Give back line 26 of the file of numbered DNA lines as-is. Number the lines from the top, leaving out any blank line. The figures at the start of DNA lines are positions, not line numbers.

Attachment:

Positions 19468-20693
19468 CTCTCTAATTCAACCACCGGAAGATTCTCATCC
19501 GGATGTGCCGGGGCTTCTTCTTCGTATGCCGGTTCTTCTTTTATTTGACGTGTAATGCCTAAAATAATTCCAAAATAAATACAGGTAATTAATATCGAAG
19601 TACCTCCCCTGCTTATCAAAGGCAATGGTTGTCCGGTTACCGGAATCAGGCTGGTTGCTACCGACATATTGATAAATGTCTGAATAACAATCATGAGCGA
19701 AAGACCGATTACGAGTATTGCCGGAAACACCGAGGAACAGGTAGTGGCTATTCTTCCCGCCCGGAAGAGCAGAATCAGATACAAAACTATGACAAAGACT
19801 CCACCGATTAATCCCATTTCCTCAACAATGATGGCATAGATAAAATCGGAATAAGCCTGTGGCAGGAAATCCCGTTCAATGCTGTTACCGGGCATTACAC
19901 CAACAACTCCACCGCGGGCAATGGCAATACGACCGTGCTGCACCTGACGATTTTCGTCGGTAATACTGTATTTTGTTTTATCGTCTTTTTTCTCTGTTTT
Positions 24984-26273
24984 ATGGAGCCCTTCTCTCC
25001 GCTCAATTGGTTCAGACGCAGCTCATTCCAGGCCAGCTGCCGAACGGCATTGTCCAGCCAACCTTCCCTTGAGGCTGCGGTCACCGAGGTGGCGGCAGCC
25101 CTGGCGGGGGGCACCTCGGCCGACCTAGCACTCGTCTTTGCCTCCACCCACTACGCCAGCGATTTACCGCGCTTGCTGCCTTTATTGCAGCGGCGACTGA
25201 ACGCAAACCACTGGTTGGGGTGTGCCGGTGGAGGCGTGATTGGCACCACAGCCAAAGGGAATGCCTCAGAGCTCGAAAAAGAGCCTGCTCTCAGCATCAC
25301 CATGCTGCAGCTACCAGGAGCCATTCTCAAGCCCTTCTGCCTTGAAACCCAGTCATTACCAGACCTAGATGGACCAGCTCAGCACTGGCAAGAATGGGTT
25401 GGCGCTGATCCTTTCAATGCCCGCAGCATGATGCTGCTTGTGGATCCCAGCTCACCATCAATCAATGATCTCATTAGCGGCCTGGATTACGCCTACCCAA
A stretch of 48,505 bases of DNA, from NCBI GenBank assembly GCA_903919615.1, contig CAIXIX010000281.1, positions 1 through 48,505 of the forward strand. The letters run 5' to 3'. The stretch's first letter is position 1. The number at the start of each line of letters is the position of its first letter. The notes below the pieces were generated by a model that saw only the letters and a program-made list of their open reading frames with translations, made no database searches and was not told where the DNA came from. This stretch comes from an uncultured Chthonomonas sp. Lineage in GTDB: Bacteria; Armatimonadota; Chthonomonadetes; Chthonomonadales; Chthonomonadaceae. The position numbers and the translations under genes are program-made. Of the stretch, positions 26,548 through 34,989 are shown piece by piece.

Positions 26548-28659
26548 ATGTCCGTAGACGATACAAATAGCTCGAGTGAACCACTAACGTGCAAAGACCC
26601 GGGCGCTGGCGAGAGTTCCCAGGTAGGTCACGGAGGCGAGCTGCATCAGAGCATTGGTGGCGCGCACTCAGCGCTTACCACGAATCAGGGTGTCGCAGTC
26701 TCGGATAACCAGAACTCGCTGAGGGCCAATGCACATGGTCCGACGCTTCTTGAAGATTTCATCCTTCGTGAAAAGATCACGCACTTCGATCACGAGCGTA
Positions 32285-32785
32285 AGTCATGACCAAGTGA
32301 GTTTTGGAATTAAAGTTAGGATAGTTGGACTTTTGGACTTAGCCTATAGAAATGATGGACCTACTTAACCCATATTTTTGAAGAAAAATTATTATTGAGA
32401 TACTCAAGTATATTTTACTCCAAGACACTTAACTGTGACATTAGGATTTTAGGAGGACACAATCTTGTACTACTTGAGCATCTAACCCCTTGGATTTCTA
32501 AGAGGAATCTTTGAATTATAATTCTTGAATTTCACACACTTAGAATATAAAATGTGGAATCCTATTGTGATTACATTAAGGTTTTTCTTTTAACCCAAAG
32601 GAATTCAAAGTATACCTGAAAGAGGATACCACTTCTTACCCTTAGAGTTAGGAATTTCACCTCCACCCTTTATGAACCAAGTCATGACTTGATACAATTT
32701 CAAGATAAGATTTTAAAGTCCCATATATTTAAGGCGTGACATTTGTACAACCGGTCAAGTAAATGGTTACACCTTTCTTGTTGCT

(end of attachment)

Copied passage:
32701 CAAGATAAGATTTTAAAGTCCCATATATTTAAGGCGTGACATTTGTACAACCGGTCAAGTAAATGGTTACACCTTTCTTGTTGCT